Nurses Need Nourishing Too
I just learned a new term: “compassion fatigue.” This is what nurses, professional caregivers and first responders experience when they’re too tired, too sad and too stressed to feel normal compassion for their patients. It’s also known as secondary traumatic stress (STS) and is characterized by a gradual lessening of compassion over time.
Having watched many nurses in action during my parents’ multiple short hospital stays for stroke and pneumonia, I’ve been amazed at the quality of care and comfort that most hospital staff give every day, 24/7.
I’ve also been amazed by the demands placed on them by a health-care system devoted to fiscal goals of corporations, which pushes doctors, nurses and aides to their limits physically, mentally and emotionally. Seeing the long hours that they work and the sheer volume of patients, the truly miraculous thing is that there are any medical professionals and caregivers left without compassion fatigue.
And indeed, nurses in particular have a higher stress rate than any other healthcare professionals. According to Medscape, high stress in the nursing profession is due to factors such as long hours, shiftwork, lack of control, inadequate structures of communication in healthcare settings, inadequate reward systems, interpersonal conflict and insufficient resources. Worse, the American Nursing Association reports a rise in physical assaults (by patients, patient families or random strangers who wander into the ER), and nonphysical violence such as verbal abuse by medical co-workers.
All this stress on the job not only leads to rapid turnover, absenteeism and burnout, but can have a devastating effect on a nurse’s quality of life. Depression, sleep problems, and a disproportionately high rate of illness, stress-related disease, psychiatric admissions, and mortality are associated with the nursing profession.
So I was happy to hear that some nurses are using the Transcendental Meditation technique to lower stress levels and improve the quality of their lives both on and off the job.
At Sarasota Memorial Hospital, a committee started searching for coping strategies for compassion fatigue and nursing burnout.
“We know from the literature that healthcare is complex and challenging work, and that nurses who take the time to learn coping strategies are better able to adapt and sustain a career in healthcare,” says Jen Rheingans, PhD, RN-BC, AHN-BC, a research specialist at the hospital. “We’ve also seen evidence suggesting that improving resilience among healthcare providers can diminish the effects of compassion fatigue and ultimately prevent burnout.”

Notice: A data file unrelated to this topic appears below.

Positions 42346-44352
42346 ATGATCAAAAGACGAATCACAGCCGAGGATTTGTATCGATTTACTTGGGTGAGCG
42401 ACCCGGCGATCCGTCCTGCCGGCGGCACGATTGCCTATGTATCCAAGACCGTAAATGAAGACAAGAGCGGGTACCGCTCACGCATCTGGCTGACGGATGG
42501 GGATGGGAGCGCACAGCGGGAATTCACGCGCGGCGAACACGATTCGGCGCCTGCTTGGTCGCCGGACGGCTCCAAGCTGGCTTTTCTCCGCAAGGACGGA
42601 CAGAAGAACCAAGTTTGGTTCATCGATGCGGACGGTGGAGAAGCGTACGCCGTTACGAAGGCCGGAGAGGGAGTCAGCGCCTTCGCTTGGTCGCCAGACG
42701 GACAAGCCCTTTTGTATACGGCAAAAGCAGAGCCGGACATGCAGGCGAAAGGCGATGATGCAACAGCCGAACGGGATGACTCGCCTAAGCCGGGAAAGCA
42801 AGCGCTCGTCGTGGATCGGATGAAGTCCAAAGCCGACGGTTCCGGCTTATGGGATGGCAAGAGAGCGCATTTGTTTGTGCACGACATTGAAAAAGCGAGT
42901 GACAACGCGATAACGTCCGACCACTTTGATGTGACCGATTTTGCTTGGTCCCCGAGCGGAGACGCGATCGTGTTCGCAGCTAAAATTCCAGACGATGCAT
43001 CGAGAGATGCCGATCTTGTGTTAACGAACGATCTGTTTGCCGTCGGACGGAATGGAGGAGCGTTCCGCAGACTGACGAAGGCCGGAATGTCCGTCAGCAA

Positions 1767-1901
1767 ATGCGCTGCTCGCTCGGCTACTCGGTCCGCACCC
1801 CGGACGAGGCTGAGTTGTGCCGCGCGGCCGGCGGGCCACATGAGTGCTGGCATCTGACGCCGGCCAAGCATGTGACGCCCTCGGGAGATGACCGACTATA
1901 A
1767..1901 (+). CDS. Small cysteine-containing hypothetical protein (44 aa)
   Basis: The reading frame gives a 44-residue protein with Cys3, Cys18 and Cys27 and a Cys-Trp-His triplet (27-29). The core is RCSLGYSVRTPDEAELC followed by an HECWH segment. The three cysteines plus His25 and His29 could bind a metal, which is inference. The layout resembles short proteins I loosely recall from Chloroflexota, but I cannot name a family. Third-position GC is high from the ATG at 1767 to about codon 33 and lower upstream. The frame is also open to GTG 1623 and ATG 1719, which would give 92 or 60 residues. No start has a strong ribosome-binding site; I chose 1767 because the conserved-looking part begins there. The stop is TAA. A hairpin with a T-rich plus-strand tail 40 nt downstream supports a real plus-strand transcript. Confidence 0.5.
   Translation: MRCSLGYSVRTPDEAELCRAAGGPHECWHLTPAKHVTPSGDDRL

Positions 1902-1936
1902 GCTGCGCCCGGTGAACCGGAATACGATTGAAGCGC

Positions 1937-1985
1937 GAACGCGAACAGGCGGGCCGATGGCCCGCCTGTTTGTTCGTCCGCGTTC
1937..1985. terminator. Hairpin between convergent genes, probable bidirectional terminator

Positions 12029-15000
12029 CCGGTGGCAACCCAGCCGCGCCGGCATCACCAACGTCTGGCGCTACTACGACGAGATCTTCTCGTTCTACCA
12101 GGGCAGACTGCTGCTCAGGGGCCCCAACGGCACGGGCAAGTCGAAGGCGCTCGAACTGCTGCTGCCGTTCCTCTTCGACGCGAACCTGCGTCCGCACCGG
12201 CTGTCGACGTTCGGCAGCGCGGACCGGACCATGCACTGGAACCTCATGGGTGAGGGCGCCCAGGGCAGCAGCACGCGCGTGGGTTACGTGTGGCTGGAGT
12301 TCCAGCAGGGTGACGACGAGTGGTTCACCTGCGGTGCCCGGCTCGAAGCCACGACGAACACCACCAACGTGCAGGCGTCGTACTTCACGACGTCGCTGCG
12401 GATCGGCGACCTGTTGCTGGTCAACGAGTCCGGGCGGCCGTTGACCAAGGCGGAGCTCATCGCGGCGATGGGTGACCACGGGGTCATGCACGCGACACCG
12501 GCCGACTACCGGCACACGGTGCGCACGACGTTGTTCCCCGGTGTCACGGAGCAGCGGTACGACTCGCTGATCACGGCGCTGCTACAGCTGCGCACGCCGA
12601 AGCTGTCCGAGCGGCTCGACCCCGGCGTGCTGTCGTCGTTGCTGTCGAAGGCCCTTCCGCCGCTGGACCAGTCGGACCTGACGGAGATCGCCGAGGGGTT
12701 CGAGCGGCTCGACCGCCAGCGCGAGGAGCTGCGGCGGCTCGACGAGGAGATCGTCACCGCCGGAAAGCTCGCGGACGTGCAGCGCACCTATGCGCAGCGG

Over 360 peer-reviewed research studies on the Transcendental Meditation technique demonstrate improvements in physical symptoms such as a 48 percent reduction in heart attack and stroke, relief from anxiety and depression and improvements in coping and resilience.
Yet none of the published studies were specifically about nurses or compassion fatigue.
“We decided to pursue a pilot research study evaluating the effects of the Transcendental Meditation technique on compassion fatigue and resilience among nurses,” says Dr. Rheingans.
The results were impressive. Nurses who participated in the study found that stress was not only dramatically less on the job, but for many, health and family relationships also took a leap forward. Analysis of results revealed statistically significant improvements in resilience and compassion fatigue, and decreases in secondary trauma. Dr. Rheingans states: “This study contributes new knowledge for an innovative strategy to improve resilience and reduce compassion fatigue and burnout among nurses.”
Monique Kunz, Clinical Practice Specialist, was transitioning to a nursing leadership position when she started TM. “Despite having those extra stresses with my new responsibilities in leadership, I actually find that I’m less reactive to stress and I’m able to function better. On a more personal note, I’ve been dealing with irritable bowel syndrome for many years, and within the first month of doing TM, my symptoms were gone. Also my creative interests have increased, and I’ve resumed writing poetry. Overall my outlook on life is much happier.”
Gloria Rupert has been a nurse for 22 years in critical care. In her roles as administrative supervisor, manager and nurse, she sometimes felt like a juggler trying to keep many plates afloat.
Gloria relates that since starting TM, she is more focused and resilient—and able to prioritize and manage disruptions to meet the demands of her job. A persistent, decades-long problem with chronic back pain also disappeared. “I really believe that TM has caused this change in my body because the stress in my life being so much less,” she says.
Finally, Gloria found that her personal relationships have changed dramatically. She says, “I have to attribute all of the changes that my friends, family and coworkers are seeing—and the calm, inner peace that I feel—to TM. Transcendental Meditation will be part of my life, twenty minutes a day, twice a day, every day for the rest of my life.”
About the Author
Linda Egenes writes about green and healthy living and is the author of six books, including The Ramayana: A New Retelling of Valmiki’s Ancient Epic—Complete and Comprehensive, co-authored with Kumuda Reddy, M.D.
More Posts by Linda
- Tired and Burned Out? Transcendental Meditation Can Help: An Interview with Dr. Nancy Lonsdorf, MD
- Worried About the Future? Six Ways to Calm Your Anxiety
- What Do You Carry in Your Self-Care Tool Kit?
- Five Strategies for Family Caregivers
- From the Streets to College in Four Months: The Communiversity of South Africa Empowers Underserved Youth in Cape Town